A major constraint on operating a dense service of mixed traffic over the line is the signalling system; the old arrangement of irregularly spaced mechanical signal boxes, and absolute block regulations with semaphore signals is not conducive to a rapid flow of traffic. By contrast the modern "Track Circuit Block" system allows trains to run at much closer headways, with colour light signals controlling the trains automatically wherever possible, with a consequent improvement in speed of operation. This form of signalling has been introduced piecemeal into the Manchester area, and in 1973 was extended from Ashburys to just short of Romiley, with the aim of extending onto New Mills. Seven years later, the Romiley-New Mills Resignalling has been implemented (on Sunday 27th July 1980). Under this scheme, the Signalboxes at Marple Wharf Junction, and Strines were closed, and signalling centralised at a new control panel at Romiley; this links up with the previous resignalling from Ashburys, while Woodley and New Mills Junction (at the Central station) - remain as manually - worked "fringe" boxes to the scheme. The line from Romiley to New Mills has been track-circuited throughout, and three aspect colour light signals in totally new positions so as to maximise line capacity have replaced the old semaphores. The Rose Hill branch has also been singled: it was originally intended that the single line should start at Marple Wharf Junction, but it was found that there was not room between the Viaduct and junction for the requisite point work. So a double line junction was retained at Marple Wharf, with the two tracks continuing round the curve far enough to allow a train to stand clear of the junction on each line: thus in theory it is possible for 3 trains to stand simultaneously on the Rose Hill branch, due to the new signalling and layout. This is a great improvement on the previous situation, when only one train could be on the branch at once despite the double track. Incidentally the Peak Railway Society are hoping to purchase Marple and Marple Wharf Signalboxes intact for preservation, and re-use on the Matlock-Buxton line they are intending to re-open.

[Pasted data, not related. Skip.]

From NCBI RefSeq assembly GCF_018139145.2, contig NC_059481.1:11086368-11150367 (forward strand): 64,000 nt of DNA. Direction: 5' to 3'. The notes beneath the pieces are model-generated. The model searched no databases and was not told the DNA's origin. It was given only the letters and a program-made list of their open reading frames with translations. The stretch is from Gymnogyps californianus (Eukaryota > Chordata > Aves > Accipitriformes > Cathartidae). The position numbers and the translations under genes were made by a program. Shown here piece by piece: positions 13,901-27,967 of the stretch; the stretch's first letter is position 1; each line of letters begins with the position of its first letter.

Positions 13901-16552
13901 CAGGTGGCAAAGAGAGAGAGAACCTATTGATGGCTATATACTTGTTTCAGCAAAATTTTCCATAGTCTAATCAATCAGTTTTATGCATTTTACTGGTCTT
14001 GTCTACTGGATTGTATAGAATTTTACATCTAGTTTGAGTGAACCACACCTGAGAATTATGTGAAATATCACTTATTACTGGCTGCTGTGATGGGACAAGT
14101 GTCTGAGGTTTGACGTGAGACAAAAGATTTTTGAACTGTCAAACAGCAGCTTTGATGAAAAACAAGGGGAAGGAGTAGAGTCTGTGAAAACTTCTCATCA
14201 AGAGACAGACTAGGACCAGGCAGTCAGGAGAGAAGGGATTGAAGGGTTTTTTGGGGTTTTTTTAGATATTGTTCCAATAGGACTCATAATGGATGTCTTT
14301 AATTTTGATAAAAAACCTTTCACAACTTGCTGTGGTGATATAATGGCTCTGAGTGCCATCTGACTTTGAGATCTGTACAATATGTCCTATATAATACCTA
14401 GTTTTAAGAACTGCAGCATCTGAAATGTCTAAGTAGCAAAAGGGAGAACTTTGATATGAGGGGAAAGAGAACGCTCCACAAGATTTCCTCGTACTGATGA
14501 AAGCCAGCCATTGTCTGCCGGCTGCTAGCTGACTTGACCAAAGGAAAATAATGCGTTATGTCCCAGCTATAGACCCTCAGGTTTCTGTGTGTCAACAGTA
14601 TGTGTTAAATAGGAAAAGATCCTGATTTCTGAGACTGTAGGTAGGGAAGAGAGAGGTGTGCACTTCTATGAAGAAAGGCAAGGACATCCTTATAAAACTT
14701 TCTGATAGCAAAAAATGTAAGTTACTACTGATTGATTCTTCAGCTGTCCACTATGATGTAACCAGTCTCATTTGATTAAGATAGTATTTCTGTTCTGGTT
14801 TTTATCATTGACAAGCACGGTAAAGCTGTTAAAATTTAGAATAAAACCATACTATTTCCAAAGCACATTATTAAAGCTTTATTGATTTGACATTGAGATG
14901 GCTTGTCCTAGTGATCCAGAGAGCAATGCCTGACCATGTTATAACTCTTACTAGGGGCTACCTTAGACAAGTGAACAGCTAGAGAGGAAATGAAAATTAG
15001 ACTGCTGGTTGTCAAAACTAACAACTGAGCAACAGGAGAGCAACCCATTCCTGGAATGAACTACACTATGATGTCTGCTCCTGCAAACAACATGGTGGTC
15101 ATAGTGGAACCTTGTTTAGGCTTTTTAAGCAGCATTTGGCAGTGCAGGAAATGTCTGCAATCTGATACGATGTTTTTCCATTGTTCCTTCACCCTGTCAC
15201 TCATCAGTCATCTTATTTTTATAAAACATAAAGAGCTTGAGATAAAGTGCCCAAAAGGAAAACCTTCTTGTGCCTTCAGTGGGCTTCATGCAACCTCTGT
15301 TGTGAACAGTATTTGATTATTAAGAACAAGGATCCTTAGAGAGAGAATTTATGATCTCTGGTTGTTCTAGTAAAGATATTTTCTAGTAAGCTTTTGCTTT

This will mark yet another stage in the massive modernisation of the Railways in our area in the last quarter of a century. In 1955, before the modernisation plan, B.R. were operating a basically 19th C. system relying on coal, iron and gas. The diesels arrived in 1955, but 10 years later steam was still common. At the beginning of 1970, despite the demise of steam, the physical appearance of our railway was still basically 19th C., with frequent mechanical signal boxes, manually operated, and basically Victorian in design and equipment. The signals were all semaphores, lit by oil lamps at night; the lineside equipment largely pre-dated the grouping and telegraph wires strode alongside the tracks. The stations were pure Victorian, with a profusion of cast iron, heated by coal fires and lit by gas or even oil.
Rose Hill station as it was on 12th September 1978 prior to singling in 1980. A d.m.u. waits at the Down departure platform for Manchester. The Up line (right) has since been lifted. Note the site of the lean-to booking office showing in the brickwork of the building. (Author). (From Marple Rail Trails)
By 1980 the vast 19th C. station buildings have largely disappeared, along with much of the iron work. Modern concrete and wire replace the picturesque wooden fences; gas lighting and coal fires are a thing of the past. The old fashioned permanent way, with wooden sleepers, "bull-headed" rail with joints every 60 feet giving the distinctive "clickety click" is rapidly being replaced by modern continuously welded rail on concrete sleepers.